Europe

EU takes Malta to court over bird trapping

  • 24 September 2015
  • From the section Europe
A finch on a tree branch
Image caption The Maltese hunting federation says that trapping finches is an important pastime

Malta is being taken to the European Union's top court over its controversial tradition of trapping wild finches.

The birds are traded between collectors or kept as songbirds.

The union's executive arm, the European Commission, said it had already asked the Mediterranean island to stop the practice.

Formal warnings were given in October 2014 and May 2015.

"Since Malta has not committed to ending finch trapping, the commission has, therefore, decided to refer Malta to the Court of Justice of the EU," it said in a statement.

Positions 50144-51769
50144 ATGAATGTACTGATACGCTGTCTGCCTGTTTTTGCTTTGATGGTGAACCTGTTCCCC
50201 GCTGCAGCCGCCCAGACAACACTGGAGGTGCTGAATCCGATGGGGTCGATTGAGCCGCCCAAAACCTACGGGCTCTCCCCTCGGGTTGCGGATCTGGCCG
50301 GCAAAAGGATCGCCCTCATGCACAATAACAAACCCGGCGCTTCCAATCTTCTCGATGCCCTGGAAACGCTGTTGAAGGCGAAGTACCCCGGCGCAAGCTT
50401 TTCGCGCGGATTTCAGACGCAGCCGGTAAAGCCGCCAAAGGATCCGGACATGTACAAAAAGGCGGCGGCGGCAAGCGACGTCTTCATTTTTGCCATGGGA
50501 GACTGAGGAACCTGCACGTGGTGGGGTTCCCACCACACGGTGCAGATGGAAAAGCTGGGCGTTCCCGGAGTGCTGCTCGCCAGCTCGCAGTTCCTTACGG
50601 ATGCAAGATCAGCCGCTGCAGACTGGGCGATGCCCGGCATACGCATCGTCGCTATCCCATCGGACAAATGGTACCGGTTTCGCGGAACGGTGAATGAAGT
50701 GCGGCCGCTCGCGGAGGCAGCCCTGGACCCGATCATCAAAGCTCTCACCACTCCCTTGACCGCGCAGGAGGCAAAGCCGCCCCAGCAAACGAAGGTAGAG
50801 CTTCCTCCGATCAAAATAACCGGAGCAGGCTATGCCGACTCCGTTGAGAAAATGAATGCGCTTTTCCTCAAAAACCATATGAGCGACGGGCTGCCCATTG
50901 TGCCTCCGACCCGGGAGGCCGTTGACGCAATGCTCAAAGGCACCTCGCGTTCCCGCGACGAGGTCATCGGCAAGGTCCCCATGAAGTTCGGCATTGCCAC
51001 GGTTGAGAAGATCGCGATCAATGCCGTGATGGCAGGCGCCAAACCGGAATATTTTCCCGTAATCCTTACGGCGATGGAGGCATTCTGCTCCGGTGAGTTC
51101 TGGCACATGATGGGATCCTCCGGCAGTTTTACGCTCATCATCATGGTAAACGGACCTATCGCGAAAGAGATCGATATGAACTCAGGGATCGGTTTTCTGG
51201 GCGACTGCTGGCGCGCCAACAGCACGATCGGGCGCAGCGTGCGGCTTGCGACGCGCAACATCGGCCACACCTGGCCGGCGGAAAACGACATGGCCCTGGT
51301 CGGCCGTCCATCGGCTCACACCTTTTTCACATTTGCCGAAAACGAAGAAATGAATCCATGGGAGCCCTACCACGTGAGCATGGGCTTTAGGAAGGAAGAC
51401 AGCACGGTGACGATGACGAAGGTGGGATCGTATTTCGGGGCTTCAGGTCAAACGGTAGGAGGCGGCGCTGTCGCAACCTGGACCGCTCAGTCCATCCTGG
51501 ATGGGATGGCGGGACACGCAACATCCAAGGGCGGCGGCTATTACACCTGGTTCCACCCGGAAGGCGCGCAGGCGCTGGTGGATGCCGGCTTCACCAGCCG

'Stop the suffering'

Bird protection groups have welcomed the decision.

BirdLife Malta praised the European Commission for intervening to "stop the suffering and pointless trapping of wild protected birds".

The group is asking for an injunction to prevent finch trapping in Malta until court proceedings are resolved.

The capture of wild birds is generally prohibited in the EU, though member states can apply for period of exemptions under certain conditions, including "small numbers and strict supervision".

The European Commission said finch trapping in Malta had not met these conditions.

However, the Maltese hunting federation says the practice is an important pastime.

In an April referendum, Maltese voters approved the controversial hunting of migratory birds in spring.

The practice is illegal throughout the rest of the EU.

More on this story

Related Internet links

The BBC is not responsible for the content of external Internet sites